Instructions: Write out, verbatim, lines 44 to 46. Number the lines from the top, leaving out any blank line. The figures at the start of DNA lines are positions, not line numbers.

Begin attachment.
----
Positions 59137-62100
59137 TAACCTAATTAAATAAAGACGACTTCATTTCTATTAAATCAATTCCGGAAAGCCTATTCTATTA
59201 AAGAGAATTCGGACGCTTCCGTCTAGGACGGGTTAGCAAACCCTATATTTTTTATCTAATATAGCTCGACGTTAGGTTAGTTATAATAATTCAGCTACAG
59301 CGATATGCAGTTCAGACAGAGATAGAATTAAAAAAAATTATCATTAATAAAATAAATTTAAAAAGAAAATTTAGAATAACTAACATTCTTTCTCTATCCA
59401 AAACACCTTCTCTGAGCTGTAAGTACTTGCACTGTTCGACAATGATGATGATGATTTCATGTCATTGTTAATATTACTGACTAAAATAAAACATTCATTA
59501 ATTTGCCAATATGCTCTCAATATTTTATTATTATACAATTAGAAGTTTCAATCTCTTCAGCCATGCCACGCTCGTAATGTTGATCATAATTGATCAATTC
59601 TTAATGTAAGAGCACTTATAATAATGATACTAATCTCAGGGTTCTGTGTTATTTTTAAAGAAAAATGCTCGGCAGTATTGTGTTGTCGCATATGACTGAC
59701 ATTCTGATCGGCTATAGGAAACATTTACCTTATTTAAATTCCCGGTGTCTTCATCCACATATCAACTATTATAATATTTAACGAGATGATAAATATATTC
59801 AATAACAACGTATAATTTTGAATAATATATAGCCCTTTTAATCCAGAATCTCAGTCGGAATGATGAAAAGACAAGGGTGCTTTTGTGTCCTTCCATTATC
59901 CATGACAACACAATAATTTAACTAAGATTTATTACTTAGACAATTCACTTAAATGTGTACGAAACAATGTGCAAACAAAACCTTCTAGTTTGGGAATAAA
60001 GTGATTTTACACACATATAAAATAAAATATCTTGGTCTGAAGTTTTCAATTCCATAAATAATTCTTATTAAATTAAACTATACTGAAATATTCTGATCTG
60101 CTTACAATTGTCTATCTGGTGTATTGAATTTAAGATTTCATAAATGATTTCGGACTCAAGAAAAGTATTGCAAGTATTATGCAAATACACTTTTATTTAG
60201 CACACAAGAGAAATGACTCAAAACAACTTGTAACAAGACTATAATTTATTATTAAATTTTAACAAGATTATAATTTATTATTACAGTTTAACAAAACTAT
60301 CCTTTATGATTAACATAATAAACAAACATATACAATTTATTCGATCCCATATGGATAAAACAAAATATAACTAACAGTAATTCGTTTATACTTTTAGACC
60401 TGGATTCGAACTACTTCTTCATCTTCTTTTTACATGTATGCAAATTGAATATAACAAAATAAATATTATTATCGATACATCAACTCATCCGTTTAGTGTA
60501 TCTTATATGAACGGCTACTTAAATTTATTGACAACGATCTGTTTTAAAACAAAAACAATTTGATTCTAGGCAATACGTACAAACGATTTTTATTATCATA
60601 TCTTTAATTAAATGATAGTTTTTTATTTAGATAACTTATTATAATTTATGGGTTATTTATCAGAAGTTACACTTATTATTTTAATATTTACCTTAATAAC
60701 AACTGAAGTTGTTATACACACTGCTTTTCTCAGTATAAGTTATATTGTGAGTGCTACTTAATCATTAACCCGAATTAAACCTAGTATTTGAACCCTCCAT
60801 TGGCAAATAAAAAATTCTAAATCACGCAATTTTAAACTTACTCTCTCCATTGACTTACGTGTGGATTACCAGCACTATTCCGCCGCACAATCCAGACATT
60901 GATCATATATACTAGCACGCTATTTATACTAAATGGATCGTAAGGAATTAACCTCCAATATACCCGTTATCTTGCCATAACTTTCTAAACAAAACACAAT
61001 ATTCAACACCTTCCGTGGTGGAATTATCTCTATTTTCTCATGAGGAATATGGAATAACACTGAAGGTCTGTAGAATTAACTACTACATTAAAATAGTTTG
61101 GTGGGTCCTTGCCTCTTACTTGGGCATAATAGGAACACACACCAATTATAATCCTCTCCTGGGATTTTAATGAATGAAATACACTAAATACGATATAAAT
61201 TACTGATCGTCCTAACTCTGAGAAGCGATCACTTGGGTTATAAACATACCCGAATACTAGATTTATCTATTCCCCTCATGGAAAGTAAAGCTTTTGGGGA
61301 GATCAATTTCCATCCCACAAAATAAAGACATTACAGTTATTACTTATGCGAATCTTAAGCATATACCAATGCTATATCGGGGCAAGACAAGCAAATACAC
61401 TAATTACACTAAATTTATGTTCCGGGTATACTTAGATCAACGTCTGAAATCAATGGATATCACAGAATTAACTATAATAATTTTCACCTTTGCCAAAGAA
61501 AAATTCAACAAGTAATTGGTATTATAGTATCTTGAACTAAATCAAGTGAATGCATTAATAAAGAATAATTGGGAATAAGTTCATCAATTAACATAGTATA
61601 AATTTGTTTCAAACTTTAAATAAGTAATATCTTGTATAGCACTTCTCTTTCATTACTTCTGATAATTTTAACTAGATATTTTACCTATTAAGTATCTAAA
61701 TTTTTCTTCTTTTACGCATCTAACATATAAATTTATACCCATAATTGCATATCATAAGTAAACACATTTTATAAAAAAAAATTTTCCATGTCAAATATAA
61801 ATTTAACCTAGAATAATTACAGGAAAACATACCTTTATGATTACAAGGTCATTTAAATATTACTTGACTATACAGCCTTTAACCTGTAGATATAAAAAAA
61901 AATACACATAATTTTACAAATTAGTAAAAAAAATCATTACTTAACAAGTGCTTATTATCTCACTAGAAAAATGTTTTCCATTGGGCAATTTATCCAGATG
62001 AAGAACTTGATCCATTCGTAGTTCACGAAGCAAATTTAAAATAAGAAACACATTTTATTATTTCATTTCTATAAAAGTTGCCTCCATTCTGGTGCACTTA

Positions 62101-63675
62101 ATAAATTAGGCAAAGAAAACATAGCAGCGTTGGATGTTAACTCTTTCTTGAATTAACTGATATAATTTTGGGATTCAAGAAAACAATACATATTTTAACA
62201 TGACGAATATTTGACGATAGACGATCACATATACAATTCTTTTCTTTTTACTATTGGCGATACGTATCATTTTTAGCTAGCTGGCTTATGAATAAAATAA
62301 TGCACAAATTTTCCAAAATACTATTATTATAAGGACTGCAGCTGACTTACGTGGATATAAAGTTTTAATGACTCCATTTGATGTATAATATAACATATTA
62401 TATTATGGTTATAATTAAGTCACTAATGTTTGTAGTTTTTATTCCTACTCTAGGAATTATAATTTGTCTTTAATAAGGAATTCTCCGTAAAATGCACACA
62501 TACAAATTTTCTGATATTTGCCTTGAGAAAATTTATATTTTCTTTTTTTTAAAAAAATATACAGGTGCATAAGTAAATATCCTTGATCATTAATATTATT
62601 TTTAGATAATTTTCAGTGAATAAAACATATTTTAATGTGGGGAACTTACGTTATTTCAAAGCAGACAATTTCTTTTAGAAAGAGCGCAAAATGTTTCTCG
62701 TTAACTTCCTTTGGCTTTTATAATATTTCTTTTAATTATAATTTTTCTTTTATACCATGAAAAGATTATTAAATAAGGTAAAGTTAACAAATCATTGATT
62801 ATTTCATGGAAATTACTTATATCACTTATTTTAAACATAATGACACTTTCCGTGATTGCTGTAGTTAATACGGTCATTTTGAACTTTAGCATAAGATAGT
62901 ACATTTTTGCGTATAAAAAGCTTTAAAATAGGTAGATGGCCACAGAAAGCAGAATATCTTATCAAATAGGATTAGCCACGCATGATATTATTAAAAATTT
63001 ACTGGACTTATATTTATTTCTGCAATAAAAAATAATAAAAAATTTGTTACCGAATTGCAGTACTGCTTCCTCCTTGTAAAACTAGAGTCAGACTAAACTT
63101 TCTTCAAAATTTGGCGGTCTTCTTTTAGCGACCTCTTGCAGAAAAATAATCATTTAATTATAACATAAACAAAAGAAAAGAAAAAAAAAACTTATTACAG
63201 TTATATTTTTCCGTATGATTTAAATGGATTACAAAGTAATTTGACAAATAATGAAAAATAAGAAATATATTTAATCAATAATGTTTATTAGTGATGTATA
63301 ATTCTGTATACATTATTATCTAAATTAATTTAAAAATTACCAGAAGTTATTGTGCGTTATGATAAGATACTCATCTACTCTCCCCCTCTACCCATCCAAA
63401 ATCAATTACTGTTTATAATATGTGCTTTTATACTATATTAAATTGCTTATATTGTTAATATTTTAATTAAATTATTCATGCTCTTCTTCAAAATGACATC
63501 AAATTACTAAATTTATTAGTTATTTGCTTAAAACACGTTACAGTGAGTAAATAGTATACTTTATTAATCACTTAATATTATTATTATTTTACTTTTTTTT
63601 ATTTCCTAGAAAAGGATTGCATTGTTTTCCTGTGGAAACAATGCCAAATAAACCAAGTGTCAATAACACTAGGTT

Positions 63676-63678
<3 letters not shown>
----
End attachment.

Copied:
63201 TTATATTTTTCCGTATGATTTAAATGGATTACAAAGTAATTTGACAAATAATGAAAAATAAGAAATATATTTAATCAATAATGTTTATTAGTGATGTATA
63301 ATTCTGTATACATTATTATCTAAATTAATTTAAAAATTACCAGAAGTTATTGTGCGTTATGATAAGATACTCATCTACTCTCCCCCTCTACCCATCCAAA
63401 ATCAATTACTGTTTATAATATGTGCTTTTATACTATATTAAATTGCTTATATTGTTAATATTTTAATTAAATTATTCATGCTCTTCTTCAAAATGACATC